The Dragonfly MLE is available as part of OPNids. or on its own from GitHub.


MLE Highlights

The Dragonfly MLE provides a powerful framework for deploying anomaly detection algorithms, threat intelligence lookups, and machine learning predictions within a network security infrastructure. The MLE can process hundreds of thousands of events per second using a multi-threaded, script-able streaming application engine for network threat detection implemented in C.

Using this scalable foundation, the MLE also allows the creation of custom scripts and analytics to be applied to network traffic streaming through the sensor. Scripting includes the following capabilities "out of the box":

·       Lua (LuaJIT)

·       JSON

·       Redis

·       Redis-ML

Redis-ML is a module for Redis that includes the ability to score previously-trained models including:

·       Linear regression

·       Logistic regression

·       Forests of decision trees (random forests)

The MLE can read and write streaming data from files, Unix sockets, or Kafka brokers. It is designed to integrate closely with Suricata.


Solving the Machine Learning Deployment Problem

Integrating the MLE into OPNids helps to solve the machine learning deployment problem, one of the largest challenges facing the machine learning industry as a whole. Many of the network analysts we have spoken to recently about machine learning in network security lament the cost and complexity of the majority of data science platforms. For example, running Spark requires the management of a large number of servers (either on-premises or virtualized), a Hadoop cluster for data storage, and Spark or other "Big Data" analytics platform on top of that. OPNids combines data collection via Suricata with ETL, Scripting, and model scoring included in the MLE. This tight integration between data and analysis, along with the transition from batch to streaming analytics, allows powerful analysis and scoring data without the huge cost or complexity.

OPNids also combines signatures, scripts, and models into a single package, since no one solution is sufficient to cover all network threat detection use cases. Signatures capture known, but largely static, threats. Scripts and machine learning models handle those more dynamic cases but are not as helpful for known threats. OPNids merges data collection in Suricata with the powerful combination of signatures, scripts, and machine learning in the Dragonfly MLE.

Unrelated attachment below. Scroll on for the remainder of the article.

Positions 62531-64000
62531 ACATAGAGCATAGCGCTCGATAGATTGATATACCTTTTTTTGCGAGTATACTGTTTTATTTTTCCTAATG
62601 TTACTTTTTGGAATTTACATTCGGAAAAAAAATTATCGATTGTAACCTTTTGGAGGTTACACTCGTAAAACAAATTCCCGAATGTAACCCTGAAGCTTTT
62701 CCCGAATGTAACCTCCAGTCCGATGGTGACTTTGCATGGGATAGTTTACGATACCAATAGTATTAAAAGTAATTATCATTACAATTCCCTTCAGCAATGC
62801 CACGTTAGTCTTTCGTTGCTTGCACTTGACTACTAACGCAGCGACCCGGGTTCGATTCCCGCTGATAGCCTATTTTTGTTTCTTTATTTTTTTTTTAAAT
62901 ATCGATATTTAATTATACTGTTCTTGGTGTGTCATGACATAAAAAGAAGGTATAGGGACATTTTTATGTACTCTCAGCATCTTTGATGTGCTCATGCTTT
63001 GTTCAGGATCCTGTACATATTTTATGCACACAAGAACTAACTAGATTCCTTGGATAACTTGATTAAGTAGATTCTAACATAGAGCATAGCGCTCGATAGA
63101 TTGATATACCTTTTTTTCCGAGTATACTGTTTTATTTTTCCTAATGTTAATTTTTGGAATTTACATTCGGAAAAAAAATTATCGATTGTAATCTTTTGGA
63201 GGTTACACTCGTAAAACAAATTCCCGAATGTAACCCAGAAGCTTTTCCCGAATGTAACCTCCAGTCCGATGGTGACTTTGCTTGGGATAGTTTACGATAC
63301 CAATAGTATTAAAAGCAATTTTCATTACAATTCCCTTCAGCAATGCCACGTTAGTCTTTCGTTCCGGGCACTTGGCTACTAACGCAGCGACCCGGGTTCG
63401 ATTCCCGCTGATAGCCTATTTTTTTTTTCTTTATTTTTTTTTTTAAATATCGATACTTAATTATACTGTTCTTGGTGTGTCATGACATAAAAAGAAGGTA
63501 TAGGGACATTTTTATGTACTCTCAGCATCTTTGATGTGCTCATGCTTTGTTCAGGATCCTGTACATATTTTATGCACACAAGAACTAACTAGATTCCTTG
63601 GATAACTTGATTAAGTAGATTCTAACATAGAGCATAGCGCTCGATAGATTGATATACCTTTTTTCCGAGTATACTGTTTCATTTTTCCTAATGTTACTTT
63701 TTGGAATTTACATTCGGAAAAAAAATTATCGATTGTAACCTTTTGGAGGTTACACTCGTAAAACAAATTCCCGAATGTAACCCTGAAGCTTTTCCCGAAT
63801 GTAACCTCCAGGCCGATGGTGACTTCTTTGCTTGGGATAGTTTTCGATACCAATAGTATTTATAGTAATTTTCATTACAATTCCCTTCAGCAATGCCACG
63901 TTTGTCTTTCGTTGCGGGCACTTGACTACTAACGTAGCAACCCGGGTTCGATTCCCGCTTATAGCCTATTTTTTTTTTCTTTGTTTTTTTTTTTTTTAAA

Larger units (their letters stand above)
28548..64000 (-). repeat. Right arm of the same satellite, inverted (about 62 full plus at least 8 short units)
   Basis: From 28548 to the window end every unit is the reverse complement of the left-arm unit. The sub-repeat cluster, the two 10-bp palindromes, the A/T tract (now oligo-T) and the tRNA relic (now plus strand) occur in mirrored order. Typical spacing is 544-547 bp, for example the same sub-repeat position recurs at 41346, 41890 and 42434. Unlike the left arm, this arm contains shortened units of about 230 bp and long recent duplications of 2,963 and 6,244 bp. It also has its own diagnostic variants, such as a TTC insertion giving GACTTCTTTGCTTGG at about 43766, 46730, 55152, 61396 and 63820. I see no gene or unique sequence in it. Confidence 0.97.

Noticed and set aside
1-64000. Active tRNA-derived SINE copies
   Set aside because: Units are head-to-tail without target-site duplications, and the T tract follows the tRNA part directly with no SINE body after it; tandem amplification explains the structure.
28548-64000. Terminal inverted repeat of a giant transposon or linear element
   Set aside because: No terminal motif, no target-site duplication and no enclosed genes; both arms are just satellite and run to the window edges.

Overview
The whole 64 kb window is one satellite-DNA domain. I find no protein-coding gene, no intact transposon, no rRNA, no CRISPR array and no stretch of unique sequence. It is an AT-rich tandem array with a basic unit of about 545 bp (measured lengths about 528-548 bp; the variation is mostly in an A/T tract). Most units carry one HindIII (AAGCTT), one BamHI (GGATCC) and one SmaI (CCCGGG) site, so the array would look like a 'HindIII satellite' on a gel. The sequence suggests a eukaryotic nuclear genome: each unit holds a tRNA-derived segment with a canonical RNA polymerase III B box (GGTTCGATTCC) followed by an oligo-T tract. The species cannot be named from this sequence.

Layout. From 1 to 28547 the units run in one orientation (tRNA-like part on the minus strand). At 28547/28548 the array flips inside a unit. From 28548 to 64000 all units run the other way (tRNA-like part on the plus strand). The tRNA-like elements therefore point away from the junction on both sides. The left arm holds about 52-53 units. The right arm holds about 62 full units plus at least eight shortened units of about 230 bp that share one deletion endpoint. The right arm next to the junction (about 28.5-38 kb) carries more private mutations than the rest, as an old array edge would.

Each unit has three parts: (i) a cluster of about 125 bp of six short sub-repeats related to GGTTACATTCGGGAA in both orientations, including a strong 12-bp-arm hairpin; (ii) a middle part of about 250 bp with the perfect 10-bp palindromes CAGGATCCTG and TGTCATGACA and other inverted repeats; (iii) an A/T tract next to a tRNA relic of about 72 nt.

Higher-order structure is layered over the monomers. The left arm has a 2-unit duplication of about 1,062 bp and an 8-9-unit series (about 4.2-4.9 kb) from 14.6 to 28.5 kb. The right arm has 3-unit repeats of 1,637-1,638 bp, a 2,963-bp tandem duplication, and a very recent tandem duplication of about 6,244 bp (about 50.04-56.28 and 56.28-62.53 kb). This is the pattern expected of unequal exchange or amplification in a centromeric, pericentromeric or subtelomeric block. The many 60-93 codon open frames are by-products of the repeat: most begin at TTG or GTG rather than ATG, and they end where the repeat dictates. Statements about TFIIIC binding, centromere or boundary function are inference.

Using the MLE for Data Science and ML

The MLE uses a powerful yet familiar "pipes and filters" model for processing data with the addition of Redis for live data caching. There are three types of event processors available for inclusion — two types that are user-configurable and one type that is built in:

— *Input processors* - User-configurable scripts that pull messages out of a source, normalize the data into JSON format, and route each message to the appropriate analyzer queue for processing. Message sources can be files, Unix sockets, or Kafka brokers. Normalization and ETL operations are performed by a user-defined Lua script.

— *Analysis processors* - User-configurable scripts that pull messages out of the input queue, analyze each event, and route the results to the appropriate output queue for processing. Analyzers are implemented as user-defined Lua scripts and take advantage of both native Redis and Redis modules.

— *Output processors* - The built-in processors pull messages out of the queue and deliver each message to the appropriate sink. Current message sinks are either files, Unix sockets, or Kafka brokers that can be ingested by SIEM, security orchestration, and/or other downstream systems.

The operational pipeline is specified in a user-defined configuration file defining the interaction between the processors.



OPNids with the Dragonfly MLE is a powerful platform for improving threat detection capabilities using the combination of signatures, scripts, and machine learning models. With the inclusion of Suricata into OPNids and a focus on streaming analytics, many of the traditional challenges with deploying machine learning have been eliminated. Download OPNids today or explore the Dragonfly MLE directly.